Here’s how sun-dried ‘konkonte’ lowers blood sugar levels – KNUST study reveals
The study revealed that consuming traditional staples like ‘Konkonte’ processed through solar or sun drying, could reduce your blood sugar levels and lower the risk of heart diseases.
A Kwame Nkrumah University of Science and Technology has shown that foods processed through solar and sun drying possess a lower glycaemic index, which is healthy for consumption.
However, during sun drying, care must be taken to prevent microbial contamination.
The school’s Department of Food Science and Technology research that was published in the Journal of Food and Nutrition Science, established that cooked konkonte with sun-dried flour possessed a significantly lower glycaemic index (is a rating system for measuring how specific foods increase blood sugar levels) of 40.20%.
The lower GI recorded for ‘konkonte’ may be due to the formation of resistant starches emanating from gelatinization of starches during the cooking process and the intermittent heating regimes that occurred in the course of the drying process.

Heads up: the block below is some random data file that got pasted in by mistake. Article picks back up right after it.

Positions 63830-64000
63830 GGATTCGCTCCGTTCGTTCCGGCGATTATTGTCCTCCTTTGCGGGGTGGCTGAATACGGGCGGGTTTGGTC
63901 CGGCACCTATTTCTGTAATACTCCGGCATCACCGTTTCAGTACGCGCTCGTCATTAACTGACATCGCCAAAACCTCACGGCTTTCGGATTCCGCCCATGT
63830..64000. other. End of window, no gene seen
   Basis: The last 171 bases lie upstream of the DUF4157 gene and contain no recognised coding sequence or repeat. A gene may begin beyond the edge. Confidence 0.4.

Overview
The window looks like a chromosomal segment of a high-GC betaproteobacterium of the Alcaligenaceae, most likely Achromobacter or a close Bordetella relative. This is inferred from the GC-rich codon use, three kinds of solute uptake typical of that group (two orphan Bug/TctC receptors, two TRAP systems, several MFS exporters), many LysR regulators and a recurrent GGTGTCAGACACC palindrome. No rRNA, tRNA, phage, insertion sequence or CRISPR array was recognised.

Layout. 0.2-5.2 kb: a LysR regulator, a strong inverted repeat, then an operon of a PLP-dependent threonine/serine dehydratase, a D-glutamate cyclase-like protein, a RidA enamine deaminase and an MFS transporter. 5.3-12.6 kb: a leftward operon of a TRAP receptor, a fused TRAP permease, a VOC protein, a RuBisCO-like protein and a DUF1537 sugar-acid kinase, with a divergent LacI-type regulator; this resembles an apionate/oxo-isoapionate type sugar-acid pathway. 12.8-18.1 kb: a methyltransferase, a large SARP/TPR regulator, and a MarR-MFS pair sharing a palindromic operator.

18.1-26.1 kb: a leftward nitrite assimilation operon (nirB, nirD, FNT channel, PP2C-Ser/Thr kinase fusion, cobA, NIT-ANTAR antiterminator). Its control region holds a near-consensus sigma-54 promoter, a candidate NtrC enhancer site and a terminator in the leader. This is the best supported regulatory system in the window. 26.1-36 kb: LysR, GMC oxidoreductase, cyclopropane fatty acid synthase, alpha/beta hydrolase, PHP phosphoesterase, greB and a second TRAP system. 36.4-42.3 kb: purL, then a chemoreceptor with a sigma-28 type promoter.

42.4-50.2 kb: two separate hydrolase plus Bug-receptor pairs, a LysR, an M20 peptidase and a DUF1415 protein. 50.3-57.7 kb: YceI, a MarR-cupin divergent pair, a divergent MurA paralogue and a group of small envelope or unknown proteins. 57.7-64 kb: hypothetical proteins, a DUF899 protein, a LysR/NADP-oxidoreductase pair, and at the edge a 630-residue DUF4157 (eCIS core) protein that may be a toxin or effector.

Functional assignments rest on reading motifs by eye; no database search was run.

The study indicated that food processing methods have a significant effect on starch breakdown and release of sugars into the body, which is attributed to varying degrees of the processing temperature.
Studies have confirmed that low GI diets reduce blood sugar levels in people with diabetes, reduce body weight, and also improve pregnancy outcomes in women with gestational diabetes. The research work also recommended that food processors should ensure the use of sun or solar drying to produce lower glycaemic index food products, whilst ensuring complete compliance to good hygiene and sanitation during the drying.
About the research
The KNUST research work sought to determine the effects of some food processing methods on the bioavailability of starch and also predicted the GI of some cassava-based traditional staples consumed in Ghana.
The food processing methods included boiling, steaming, fermentation, and drying.
Ghanaian cassava-based staples such as boiled cassava (locally known as ampesi), ‘akyeke’ (a meal known amongst the Nzema prepared through a steaming method), and cooked konkonte with sun or solar-dried cassava flour were used for the analysis.